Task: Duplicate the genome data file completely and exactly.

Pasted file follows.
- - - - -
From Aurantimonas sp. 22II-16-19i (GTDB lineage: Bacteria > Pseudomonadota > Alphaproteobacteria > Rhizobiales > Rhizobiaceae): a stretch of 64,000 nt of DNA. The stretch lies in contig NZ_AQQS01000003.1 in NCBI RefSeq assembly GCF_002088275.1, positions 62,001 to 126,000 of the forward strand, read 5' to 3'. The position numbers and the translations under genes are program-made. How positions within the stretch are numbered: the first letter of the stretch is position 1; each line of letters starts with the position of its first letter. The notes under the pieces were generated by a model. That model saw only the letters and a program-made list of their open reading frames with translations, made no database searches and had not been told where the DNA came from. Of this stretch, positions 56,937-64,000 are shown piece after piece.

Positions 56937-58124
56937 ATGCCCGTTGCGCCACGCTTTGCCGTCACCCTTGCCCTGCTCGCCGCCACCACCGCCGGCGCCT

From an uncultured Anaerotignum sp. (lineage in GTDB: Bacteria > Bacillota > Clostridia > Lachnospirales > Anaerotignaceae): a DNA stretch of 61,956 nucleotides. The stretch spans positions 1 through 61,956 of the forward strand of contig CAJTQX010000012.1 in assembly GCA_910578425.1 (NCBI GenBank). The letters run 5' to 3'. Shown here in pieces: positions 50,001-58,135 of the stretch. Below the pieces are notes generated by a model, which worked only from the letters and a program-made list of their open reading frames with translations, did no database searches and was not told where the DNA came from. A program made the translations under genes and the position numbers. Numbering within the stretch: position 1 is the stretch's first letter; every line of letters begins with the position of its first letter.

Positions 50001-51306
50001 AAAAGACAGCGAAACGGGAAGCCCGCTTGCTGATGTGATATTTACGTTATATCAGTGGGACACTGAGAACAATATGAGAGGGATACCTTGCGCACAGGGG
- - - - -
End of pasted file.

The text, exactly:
From Aurantimonas sp. 22II-16-19i (GTDB lineage: Bacteria > Pseudomonadota > Alphaproteobacteria > Rhizobiales > Rhizobiaceae): a stretch of 64,000 nt of DNA. The stretch lies in contig NZ_AQQS01000003.1 in NCBI RefSeq assembly GCF_002088275.1, positions 62,001 to 126,000 of the forward strand, read 5' to 3'. The position numbers and the translations under genes are program-made. How positions within the stretch are numbered: the first letter of the stretch is position 1; each line of letters starts with the position of its first letter. The notes under the pieces were generated by a model. That model saw only the letters and a program-made list of their open reading frames with translations, made no database searches and had not been told where the DNA came from. Of this stretch, positions 56,937-64,000 are shown piece after piece.

Positions 56937-58124
56937 ATGCCCGTTGCGCCACGCTTTGCCGTCACCCTTGCCCTGCTCGCCGCCACCACCGCCGGCGCCT

From an uncultured Anaerotignum sp. (lineage in GTDB: Bacteria > Bacillota > Clostridia > Lachnospirales > Anaerotignaceae): a DNA stretch of 61,956 nucleotides. The stretch spans positions 1 through 61,956 of the forward strand of contig CAJTQX010000012.1 in assembly GCA_910578425.1 (NCBI GenBank). The letters run 5' to 3'. Shown here in pieces: positions 50,001-58,135 of the stretch. Below the pieces are notes generated by a model, which worked only from the letters and a program-made list of their open reading frames with translations, did no database searches and was not told where the DNA came from. A program made the translations under genes and the position numbers. Numbering within the stretch: position 1 is the stretch's first letter; every line of letters begins with the position of its first letter.

Positions 50001-51306
50001 AAAAGACAGCGAAACGGGAAGCCCGCTTGCTGATGTGATATTTACGTTATATCAGTGGGACACTGAGAACAATATGAGAGGGATACCTTGCGCACAGGGG